IDEAS home Printed from
MyIDEAS: Log in (now much improved!) to save this paper

Decentralized structures for providing roads : a cross-country comparison

Listed author(s):
  • Humplick, Frannie
  • Moini-Araghi, Azadeh
Registered author(s):

    Minimizing costs is often cited as essential for optimizing service delivery. Roads are the oldest, most important infrastructure services provided by governments. They require construction, rehabilitation, maintenance, and administration. Various institutional arrangements affect the degree to which costs can be minimized. Drawing on analyses of experiences with decentralized road provision in eight countries, a longitudinal change analysis of Korea, and vertical and horizontal analysis across states and local governments in Germany, the authors found that the impact of decentralization varies depending on which aspect one is considering: the efficiency of producing road services or the impact on road users. Resources costs are concave, increasing first and decreasing at later stages of decentralization. Preference costs are downward sloping, suggesting that road conditions improve as decentralization advances. In short, decentralization entails initial costs, mostly as losses in economies of scale. But those losses can be outweighed by increases in efficiency when the locus of roadwork is closer to the people. The advantages or limitations of decentralization are function-specific: a) maintenance functions are best provided locally; b) to minimize resource costs, construction should be either completely centralized or completely decentralized; and c) administrative activities are more efficiently provided by local units similar to local maintenance units.

    If you experience problems downloading a file, check if you have the proper application to view it first. In case of further problems read the IDEAS help page. Note that these files are not on the IDEAS site. Please be patient as the files may be large.

    File URL:
    Download Restriction: no

    Paper provided by The World Bank in its series Policy Research Working Paper Series with number 1658.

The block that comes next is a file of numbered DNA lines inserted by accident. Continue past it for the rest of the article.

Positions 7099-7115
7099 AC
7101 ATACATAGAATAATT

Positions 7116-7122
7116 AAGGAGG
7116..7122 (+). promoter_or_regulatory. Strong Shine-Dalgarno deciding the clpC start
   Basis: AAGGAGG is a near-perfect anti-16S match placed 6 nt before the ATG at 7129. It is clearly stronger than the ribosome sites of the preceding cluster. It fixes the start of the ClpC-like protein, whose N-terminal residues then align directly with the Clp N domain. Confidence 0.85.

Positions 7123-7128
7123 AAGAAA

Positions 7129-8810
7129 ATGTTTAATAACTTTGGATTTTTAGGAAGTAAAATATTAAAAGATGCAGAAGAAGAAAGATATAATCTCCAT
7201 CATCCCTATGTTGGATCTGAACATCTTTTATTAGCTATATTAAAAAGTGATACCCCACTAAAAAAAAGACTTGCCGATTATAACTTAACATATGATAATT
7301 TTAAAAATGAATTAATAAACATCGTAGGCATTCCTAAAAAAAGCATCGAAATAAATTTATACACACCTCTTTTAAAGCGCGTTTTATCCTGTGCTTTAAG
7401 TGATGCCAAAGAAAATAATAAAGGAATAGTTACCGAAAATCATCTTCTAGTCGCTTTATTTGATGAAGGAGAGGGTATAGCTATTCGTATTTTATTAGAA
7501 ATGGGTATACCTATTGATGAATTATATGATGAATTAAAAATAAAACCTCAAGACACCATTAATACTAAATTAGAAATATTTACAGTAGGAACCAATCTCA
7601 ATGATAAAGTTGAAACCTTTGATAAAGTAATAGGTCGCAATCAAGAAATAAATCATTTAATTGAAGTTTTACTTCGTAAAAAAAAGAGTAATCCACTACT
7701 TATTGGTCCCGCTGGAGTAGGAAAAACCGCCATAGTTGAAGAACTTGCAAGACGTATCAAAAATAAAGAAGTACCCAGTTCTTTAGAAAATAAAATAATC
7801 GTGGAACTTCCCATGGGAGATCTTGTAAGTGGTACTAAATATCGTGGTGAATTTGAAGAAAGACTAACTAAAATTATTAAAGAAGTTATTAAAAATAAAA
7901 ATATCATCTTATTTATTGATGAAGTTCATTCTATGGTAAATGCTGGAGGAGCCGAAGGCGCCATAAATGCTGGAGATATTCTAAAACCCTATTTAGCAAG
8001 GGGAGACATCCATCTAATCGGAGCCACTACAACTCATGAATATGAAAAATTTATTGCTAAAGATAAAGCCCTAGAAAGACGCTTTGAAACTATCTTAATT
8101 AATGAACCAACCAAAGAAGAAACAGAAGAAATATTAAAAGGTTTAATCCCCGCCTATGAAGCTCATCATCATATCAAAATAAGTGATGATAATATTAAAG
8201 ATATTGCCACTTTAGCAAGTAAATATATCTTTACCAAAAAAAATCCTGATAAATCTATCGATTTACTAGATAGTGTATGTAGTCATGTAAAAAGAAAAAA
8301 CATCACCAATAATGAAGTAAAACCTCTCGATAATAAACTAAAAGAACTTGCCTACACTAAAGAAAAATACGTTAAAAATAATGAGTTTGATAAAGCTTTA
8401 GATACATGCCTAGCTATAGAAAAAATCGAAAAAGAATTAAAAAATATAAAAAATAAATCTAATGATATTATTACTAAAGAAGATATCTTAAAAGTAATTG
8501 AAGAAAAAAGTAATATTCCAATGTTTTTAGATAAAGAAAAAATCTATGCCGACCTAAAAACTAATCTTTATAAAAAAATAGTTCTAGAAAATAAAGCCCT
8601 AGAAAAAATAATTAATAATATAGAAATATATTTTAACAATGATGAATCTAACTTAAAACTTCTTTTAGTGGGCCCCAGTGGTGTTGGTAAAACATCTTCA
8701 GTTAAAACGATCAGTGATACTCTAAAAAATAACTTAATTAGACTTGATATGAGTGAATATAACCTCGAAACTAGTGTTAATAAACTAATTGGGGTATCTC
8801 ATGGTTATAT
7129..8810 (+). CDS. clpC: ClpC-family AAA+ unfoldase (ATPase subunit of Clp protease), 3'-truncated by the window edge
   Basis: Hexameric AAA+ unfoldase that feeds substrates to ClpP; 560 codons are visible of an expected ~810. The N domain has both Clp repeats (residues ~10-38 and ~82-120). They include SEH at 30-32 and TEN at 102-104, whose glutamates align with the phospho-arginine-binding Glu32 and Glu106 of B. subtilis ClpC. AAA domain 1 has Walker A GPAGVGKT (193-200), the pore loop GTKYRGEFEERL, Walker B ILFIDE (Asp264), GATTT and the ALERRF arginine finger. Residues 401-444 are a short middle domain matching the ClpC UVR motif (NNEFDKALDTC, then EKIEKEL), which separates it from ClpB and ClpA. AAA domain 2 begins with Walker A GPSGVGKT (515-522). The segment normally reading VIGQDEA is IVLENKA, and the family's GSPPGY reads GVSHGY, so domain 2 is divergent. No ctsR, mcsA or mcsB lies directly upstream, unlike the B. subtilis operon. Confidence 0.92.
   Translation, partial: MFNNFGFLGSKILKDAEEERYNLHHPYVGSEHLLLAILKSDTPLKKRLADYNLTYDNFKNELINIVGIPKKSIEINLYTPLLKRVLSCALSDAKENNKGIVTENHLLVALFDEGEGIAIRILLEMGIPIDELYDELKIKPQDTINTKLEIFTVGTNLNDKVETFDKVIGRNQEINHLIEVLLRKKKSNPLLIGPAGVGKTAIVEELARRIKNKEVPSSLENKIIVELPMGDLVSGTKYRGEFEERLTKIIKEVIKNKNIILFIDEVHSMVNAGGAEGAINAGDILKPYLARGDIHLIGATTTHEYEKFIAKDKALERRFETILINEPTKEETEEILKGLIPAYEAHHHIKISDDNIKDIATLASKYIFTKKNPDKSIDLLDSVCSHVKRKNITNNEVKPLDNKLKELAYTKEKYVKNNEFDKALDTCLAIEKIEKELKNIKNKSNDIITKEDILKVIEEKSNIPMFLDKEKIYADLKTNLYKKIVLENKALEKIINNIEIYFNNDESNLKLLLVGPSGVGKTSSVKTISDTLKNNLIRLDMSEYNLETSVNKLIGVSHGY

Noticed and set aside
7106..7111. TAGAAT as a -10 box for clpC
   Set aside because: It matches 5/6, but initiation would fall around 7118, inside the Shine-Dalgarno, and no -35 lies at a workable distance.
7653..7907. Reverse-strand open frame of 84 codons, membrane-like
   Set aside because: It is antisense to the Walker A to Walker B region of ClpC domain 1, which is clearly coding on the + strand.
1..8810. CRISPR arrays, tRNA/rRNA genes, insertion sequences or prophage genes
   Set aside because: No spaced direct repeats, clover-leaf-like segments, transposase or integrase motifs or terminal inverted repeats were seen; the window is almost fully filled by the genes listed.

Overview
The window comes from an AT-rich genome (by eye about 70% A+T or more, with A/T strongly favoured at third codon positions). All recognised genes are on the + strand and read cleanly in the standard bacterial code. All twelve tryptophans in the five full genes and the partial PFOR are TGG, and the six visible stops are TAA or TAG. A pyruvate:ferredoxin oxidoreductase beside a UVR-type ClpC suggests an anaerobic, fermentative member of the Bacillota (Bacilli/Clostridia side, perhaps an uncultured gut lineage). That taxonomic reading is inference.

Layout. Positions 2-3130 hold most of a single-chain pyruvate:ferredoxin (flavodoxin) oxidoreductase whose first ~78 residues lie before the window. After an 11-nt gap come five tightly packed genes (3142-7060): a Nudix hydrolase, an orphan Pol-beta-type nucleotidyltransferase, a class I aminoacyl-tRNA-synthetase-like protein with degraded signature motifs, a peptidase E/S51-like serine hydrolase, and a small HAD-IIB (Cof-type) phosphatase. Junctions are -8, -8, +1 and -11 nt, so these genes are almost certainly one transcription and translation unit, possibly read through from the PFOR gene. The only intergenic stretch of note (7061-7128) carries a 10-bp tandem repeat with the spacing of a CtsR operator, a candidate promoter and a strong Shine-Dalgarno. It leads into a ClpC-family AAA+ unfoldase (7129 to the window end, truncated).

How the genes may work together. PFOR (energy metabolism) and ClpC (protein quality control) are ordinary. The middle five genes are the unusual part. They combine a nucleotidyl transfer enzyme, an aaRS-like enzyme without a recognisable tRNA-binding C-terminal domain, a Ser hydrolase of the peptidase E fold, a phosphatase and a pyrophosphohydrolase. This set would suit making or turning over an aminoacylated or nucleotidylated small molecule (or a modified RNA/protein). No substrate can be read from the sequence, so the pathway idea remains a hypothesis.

in new window

    Date of creation: 30 Sep 1996
    Handle: RePEc:wbk:wbrwps:1658
    Contact details of provider: Postal:
    1818 H Street, N.W., Washington, DC 20433

    Phone: (202) 477-1234
    Web page:

    More information through EDIRC

    References listed on IDEAS
    Please report citation or reference errors to , or , if you are the registered author of the cited work, log in to your RePEc Author Service profile, click on "citations" and make appropriate adjustments.:

    in new window

    1. Florencio Lopez-de-Silanes & Andrei Shleifer & Robert Vishny, 1997. "Privatization in the United States," RAND Journal of Economics, The RAND Corporation, vol. 28(3), pages 447-471, Autumn.
    2. Antonio Estache & Frannie Humplick, 1995. "Does decentralization improve infrastructure performance?," ULB Institutional Repository 2013/44079, ULB -- Universite Libre de Bruxelles.
    3. Antonio Estache, 1995. "Decentralizing Infrastructure: Advantages and Limitations," ULB Institutional Repository 2013/44118, ULB -- Universite Libre de Bruxelles.
    4. Parker, Andrew N., 1995. "Decentralization : the way forward for rural development?," Policy Research Working Paper Series 1475, The World Bank.
    5. Bird, Richard, 1994. "Decentralizing infrastructure : for good or ill?," Policy Research Working Paper Series 1258, The World Bank.
    Full references (including those not matched with items on IDEAS)

    This item is not listed on Wikipedia, on a reading list or among the top items on IDEAS.

    When requesting a correction, please mention this item's handle: RePEc:wbk:wbrwps:1658. See general information about how to correct material in RePEc.

    For technical questions regarding this item, or to correct its authors, title, abstract, bibliographic or download information, contact: (Roula I. Yazigi)

    If you have authored this item and are not yet registered with RePEc, we encourage you to do it here. This allows to link your profile to this item. It also allows you to accept potential citations to this item that we are uncertain about.

    If references are entirely missing, you can add them using this form.

    If the full references list an item that is present in RePEc, but the system did not link to it, you can help with this form.

    If you know of missing items citing this one, you can help us creating those links by adding the relevant references in the same way as above, for each refering item. If you are a registered author of this item, you may also want to check the "citations" tab in your profile, as there may be some citations waiting for confirmation.

    Please note that corrections may take a couple of weeks to filter through the various RePEc services.

    This information is provided to you by IDEAS at the Research Division of the Federal Reserve Bank of St. Louis using RePEc data.